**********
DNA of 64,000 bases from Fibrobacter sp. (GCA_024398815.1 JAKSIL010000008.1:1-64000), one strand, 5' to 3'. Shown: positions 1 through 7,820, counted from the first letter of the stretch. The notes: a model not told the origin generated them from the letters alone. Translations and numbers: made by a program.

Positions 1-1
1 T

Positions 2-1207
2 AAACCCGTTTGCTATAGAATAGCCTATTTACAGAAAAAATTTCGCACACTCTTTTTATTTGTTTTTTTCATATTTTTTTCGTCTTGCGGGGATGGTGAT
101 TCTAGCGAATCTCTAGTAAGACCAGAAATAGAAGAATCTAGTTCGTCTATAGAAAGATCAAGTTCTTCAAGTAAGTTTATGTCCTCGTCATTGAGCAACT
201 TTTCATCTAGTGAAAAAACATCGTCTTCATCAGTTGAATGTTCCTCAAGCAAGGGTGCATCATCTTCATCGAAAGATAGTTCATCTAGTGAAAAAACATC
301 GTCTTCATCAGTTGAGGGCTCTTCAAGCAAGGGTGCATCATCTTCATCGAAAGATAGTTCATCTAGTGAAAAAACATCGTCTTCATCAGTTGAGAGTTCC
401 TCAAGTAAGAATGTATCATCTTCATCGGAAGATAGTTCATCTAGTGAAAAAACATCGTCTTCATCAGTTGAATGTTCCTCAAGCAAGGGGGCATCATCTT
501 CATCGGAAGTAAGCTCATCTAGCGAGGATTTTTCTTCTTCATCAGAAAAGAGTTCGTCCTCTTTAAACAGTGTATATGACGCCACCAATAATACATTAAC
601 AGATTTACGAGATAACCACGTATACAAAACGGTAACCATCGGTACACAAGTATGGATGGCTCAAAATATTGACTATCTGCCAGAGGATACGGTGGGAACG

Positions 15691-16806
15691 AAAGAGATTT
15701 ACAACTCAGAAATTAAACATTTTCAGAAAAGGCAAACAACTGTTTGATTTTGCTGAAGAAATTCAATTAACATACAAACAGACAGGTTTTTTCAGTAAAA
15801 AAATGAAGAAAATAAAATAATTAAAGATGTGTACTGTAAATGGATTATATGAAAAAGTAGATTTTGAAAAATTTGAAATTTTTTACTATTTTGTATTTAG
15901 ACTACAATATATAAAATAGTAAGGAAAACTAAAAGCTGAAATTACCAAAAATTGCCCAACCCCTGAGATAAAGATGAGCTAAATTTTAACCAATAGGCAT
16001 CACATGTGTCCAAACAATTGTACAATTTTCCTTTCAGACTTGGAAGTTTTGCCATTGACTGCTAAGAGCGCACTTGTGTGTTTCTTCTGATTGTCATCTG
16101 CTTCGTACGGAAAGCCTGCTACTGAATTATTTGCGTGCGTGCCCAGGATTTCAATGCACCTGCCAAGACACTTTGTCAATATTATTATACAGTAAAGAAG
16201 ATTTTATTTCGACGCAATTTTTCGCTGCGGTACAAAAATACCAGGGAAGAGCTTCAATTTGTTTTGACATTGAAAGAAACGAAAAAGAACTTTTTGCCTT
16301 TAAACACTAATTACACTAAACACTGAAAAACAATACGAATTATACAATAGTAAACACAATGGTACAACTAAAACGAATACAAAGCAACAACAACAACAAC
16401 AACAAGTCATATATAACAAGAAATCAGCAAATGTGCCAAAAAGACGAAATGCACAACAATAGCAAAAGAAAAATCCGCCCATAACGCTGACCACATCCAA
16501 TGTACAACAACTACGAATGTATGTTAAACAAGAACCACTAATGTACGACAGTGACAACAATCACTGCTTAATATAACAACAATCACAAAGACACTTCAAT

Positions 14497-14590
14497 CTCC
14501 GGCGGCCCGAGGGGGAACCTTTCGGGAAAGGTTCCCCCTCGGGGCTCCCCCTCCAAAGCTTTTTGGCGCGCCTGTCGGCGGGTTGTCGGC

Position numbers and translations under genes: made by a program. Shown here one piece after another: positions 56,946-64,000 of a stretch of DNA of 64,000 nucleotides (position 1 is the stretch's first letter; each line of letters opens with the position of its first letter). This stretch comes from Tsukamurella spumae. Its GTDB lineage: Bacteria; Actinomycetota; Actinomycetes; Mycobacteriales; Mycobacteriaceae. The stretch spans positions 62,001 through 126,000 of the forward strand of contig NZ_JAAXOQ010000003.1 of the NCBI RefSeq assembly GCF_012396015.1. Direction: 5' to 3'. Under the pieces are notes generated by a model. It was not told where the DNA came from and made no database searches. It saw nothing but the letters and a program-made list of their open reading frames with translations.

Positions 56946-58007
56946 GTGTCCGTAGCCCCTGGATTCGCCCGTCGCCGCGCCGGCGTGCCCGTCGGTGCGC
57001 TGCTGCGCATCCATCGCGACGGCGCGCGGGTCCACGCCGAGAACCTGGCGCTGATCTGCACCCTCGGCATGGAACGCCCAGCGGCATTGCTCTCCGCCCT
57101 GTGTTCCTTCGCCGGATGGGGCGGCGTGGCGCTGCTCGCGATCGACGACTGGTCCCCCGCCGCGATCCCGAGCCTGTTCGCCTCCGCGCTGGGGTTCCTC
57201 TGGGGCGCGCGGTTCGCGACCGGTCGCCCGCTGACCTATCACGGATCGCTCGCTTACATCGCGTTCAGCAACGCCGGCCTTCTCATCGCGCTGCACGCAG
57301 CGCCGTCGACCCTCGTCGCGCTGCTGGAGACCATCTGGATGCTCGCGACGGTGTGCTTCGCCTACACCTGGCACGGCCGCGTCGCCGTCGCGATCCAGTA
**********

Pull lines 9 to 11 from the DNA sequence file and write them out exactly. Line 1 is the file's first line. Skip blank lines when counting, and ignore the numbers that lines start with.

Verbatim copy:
401 TCAAGTAAGAATGTATCATCTTCATCGGAAGATAGTTCATCTAGTGAAAAAACATCGTCTTCATCAGTTGAATGTTCCTCAAGCAAGGGGGCATCATCTT
501 CATCGGAAGTAAGCTCATCTAGCGAGGATTTTTCTTCTTCATCAGAAAAGAGTTCGTCCTCTTTAAACAGTGTATATGACGCCACCAATAATACATTAAC
601 AGATTTACGAGATAACCACGTATACAAAACGGTAACCATCGGTACACAAGTATGGATGGCTCAAAATATTGACTATCTGCCAGAGGATACGGTGGGAACG